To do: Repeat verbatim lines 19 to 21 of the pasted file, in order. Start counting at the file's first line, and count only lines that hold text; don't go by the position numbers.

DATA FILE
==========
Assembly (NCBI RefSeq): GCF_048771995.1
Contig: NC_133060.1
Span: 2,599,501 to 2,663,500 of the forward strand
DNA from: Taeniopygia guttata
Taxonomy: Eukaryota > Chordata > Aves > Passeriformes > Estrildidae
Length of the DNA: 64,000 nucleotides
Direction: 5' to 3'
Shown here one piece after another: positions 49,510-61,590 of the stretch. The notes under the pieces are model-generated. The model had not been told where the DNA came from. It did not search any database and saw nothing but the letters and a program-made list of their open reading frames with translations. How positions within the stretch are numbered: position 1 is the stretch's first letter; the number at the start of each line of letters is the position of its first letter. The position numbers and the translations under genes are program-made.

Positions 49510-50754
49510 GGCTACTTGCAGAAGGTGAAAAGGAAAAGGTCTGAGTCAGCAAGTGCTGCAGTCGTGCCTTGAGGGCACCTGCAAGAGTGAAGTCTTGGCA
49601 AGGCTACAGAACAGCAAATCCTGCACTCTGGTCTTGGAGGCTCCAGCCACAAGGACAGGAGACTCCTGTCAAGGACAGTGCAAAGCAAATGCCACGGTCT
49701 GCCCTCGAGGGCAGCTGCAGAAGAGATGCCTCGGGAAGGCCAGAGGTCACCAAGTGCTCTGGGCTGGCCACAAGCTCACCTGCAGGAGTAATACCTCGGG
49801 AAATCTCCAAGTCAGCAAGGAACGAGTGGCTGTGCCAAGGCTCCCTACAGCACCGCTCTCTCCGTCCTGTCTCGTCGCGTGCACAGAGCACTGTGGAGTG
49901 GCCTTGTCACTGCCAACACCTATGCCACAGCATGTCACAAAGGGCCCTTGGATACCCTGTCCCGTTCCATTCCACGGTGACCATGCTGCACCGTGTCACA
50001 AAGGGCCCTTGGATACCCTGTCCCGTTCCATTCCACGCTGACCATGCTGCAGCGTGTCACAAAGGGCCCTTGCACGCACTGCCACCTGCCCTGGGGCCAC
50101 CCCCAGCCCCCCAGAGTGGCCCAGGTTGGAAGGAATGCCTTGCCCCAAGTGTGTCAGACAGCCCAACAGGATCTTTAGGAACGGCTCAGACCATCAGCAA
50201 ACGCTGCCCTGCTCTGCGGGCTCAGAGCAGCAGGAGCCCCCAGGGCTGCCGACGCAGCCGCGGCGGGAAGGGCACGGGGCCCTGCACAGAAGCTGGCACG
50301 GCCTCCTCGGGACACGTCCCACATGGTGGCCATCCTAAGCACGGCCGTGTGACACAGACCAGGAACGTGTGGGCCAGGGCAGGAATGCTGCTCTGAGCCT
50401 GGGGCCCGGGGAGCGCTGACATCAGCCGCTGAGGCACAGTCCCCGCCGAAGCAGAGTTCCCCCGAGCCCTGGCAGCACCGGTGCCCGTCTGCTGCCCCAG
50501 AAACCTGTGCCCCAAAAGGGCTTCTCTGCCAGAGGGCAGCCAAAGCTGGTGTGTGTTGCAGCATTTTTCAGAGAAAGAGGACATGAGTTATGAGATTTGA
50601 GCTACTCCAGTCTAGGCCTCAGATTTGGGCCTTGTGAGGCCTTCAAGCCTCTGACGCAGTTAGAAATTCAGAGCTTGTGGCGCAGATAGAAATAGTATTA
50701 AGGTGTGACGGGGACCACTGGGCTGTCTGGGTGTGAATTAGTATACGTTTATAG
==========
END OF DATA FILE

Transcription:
50401 GGGGCCCGGGGAGCGCTGACATCAGCCGCTGAGGCACAGTCCCCGCCGAAGCAGAGTTCCCCCGAGCCCTGGCAGCACCGGTGCCCGTCTGCTGCCCCAG
50501 AAACCTGTGCCCCAAAAGGGCTTCTCTGCCAGAGGGCAGCCAAAGCTGGTGTGTGTTGCAGCATTTTTCAGAGAAAGAGGACATGAGTTATGAGATTTGA
50601 GCTACTCCAGTCTAGGCCTCAGATTTGGGCCTTGTGAGGCCTTCAAGCCTCTGACGCAGTTAGAAATTCAGAGCTTGTGGCGCAGATAGAAATAGTATTA